World’s one billion people with disabilities face widespread barriers to healthcareBMJ 2011; 342 doi: https://doi.org/10.1136/bmj.d3618 (Published 10 June 2011) Cite this as: BMJ 2011;342:d3618
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The growing population of people with disabilities face barriers to
healthcare across the world and worldwide government action is vital.
In the UK, up to 30% of people with severe learning disabilities also
have epilepsy. Both conditions are associated with stigma associated with
worse healthcare outcomes.
Most people with learning disabilities can access outpatient
neurology services without additional assistance. In the Wandsworth
Community Learning Disabilities Team, the Specialist Epilepsy Service for
People with Learning Disabilities (SESPLD) works collaboratively with many
disciplines and outside agencies to improve access to mainstream services.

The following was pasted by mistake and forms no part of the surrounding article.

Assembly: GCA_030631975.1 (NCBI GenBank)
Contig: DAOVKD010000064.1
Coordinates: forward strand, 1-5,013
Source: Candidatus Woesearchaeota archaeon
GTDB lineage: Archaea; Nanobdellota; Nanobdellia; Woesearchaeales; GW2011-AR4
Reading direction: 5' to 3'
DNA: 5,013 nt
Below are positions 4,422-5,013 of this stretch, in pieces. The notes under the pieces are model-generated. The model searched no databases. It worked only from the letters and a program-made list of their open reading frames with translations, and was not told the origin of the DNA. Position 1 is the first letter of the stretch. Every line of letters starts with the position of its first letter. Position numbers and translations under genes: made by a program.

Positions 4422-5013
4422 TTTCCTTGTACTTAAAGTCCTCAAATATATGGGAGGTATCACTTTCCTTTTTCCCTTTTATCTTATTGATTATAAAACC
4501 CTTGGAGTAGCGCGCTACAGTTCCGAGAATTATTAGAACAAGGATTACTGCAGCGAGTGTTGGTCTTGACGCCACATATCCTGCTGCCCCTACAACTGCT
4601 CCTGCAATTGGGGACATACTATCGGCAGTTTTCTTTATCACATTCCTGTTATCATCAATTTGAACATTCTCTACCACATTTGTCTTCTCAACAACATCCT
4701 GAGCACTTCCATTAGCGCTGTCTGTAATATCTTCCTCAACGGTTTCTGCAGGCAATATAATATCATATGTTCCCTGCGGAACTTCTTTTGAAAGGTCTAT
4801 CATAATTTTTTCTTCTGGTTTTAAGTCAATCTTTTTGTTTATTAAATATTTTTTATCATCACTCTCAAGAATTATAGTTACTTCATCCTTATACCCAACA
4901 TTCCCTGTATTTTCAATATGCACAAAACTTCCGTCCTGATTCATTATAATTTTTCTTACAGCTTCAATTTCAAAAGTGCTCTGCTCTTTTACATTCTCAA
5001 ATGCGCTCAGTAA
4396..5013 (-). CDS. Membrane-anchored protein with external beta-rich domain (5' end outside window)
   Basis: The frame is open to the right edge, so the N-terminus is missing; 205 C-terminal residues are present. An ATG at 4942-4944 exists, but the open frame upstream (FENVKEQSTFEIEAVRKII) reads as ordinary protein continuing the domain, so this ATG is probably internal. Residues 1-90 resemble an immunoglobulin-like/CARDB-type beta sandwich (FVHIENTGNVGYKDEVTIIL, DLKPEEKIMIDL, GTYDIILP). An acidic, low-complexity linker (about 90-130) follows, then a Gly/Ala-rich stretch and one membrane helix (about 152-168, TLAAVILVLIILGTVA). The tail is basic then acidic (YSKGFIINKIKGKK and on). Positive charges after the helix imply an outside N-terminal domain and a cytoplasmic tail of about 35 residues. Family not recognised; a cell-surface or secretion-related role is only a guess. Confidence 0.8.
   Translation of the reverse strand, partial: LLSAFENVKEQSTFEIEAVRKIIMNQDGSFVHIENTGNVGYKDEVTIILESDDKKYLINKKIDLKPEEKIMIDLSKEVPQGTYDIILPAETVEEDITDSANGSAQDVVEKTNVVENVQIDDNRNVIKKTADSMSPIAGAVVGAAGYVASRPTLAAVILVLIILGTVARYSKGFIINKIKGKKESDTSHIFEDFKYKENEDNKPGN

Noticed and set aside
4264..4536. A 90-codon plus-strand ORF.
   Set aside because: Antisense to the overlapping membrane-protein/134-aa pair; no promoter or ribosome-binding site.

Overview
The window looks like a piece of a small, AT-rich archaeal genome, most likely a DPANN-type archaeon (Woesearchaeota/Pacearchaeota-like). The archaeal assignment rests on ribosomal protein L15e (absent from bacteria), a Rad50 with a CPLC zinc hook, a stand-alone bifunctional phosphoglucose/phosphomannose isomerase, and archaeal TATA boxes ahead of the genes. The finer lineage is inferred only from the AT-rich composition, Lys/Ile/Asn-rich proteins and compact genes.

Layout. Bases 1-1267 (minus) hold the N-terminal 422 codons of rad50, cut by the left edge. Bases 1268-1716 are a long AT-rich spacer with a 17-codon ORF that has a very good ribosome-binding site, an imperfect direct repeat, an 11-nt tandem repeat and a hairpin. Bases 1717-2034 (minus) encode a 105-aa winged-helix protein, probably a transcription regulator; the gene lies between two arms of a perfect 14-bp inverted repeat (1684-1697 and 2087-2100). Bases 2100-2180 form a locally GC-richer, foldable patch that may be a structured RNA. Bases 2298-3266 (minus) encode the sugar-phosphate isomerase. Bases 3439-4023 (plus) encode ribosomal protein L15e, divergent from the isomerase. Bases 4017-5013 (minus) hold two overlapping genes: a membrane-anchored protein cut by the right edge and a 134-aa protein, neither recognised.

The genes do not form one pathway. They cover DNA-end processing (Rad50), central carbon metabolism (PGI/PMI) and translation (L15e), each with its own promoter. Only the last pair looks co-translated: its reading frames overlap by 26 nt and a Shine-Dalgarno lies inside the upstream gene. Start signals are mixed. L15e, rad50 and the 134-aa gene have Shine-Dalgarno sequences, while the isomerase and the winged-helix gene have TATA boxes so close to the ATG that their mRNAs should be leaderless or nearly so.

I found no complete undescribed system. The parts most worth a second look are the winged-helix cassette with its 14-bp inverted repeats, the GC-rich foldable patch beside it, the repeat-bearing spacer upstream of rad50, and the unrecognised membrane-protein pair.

It also provides a service where people struggle to access mainstream
systems even with assistance, or have additional neuropsychiatric needs.
We recently completed an audit that demonstrated that the SESPLD is
generally meeting standards of good practice regarding the specific needs
of people with learning disabilities according to NICE guidelines for
epilepsy. Particular attention was made to the consideration and
management of co-morbidities, psychological and behavioural problems, and
long term risks posed to individuals.
This specialist approach might be worthy of consideration for
governments around the globe.
1. National Institute for Clinical Excellence. The epilepsies: the
diagnosis and management of the epilepsies in adult and children in
primary and secondary care, Clinical guidelines 20. London: NICE; 2004.
Competing interests: No competing interests